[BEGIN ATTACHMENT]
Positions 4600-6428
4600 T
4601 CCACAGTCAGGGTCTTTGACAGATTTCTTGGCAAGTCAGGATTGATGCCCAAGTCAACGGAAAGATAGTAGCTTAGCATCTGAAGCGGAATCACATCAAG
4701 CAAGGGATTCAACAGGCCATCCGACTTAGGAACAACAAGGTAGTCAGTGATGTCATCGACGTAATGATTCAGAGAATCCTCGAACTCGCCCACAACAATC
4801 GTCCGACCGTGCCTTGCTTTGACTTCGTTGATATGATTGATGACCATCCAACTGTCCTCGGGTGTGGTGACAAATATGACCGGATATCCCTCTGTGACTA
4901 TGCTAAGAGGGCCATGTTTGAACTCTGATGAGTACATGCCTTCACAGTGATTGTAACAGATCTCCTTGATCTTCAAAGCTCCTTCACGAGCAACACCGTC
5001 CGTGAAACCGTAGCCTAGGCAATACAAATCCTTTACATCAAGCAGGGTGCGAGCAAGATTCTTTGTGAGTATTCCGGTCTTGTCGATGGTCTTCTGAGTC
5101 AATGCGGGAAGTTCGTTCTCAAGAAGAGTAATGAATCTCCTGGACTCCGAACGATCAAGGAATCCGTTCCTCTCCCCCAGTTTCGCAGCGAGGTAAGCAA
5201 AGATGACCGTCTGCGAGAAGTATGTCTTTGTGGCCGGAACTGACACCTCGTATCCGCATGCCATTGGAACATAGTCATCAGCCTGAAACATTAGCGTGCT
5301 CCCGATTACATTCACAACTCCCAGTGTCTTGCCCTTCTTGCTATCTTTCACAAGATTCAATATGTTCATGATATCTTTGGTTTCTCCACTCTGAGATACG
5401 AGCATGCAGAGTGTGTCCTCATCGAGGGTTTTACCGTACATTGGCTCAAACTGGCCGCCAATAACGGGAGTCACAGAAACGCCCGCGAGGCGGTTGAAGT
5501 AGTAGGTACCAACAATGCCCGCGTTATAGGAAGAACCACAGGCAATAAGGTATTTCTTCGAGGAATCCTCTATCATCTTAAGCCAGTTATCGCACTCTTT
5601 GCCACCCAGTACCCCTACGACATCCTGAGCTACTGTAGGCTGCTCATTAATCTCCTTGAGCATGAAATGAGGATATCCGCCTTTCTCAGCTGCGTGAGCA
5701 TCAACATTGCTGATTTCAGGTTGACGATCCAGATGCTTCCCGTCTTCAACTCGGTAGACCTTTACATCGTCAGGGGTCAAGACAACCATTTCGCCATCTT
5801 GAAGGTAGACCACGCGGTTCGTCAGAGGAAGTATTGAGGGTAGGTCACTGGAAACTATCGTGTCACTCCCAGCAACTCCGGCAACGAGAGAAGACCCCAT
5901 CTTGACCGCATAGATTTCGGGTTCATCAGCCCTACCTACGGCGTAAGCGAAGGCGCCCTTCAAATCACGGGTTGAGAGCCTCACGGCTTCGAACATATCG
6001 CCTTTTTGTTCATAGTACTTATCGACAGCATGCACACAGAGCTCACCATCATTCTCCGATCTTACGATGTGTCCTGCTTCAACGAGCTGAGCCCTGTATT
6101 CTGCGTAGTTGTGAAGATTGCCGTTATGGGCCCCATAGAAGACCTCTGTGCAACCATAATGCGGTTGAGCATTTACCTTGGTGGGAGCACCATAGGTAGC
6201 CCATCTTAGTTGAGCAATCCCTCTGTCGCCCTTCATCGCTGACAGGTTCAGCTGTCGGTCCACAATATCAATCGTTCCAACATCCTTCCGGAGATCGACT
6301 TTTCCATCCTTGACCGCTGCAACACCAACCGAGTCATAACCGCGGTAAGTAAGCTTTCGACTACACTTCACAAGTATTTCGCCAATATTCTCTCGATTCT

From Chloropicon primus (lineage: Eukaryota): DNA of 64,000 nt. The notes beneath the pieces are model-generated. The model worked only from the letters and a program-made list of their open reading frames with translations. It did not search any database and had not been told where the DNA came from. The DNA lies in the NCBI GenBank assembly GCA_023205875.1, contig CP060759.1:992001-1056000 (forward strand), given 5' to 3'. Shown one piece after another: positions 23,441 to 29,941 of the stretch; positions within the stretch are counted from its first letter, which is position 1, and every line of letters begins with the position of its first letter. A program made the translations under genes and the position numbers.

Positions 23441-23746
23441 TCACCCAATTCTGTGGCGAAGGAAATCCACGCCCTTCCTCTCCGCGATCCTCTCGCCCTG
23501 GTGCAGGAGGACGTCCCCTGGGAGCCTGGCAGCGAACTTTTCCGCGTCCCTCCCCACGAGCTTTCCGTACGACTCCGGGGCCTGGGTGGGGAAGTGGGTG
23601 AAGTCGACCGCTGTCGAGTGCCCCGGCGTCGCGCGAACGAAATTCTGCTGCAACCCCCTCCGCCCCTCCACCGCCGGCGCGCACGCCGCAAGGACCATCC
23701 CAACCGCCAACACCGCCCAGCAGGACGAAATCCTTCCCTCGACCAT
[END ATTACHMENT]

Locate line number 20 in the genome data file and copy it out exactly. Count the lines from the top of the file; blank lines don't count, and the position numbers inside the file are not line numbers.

6301 TTTCCATCCTTGACCGCTGCAACACCAACCGAGTCATAACCGCGGTAAGTAAGCTTTCGACTACACTTCACAAGTATTTCGCCAATATTCTCTCGATTCT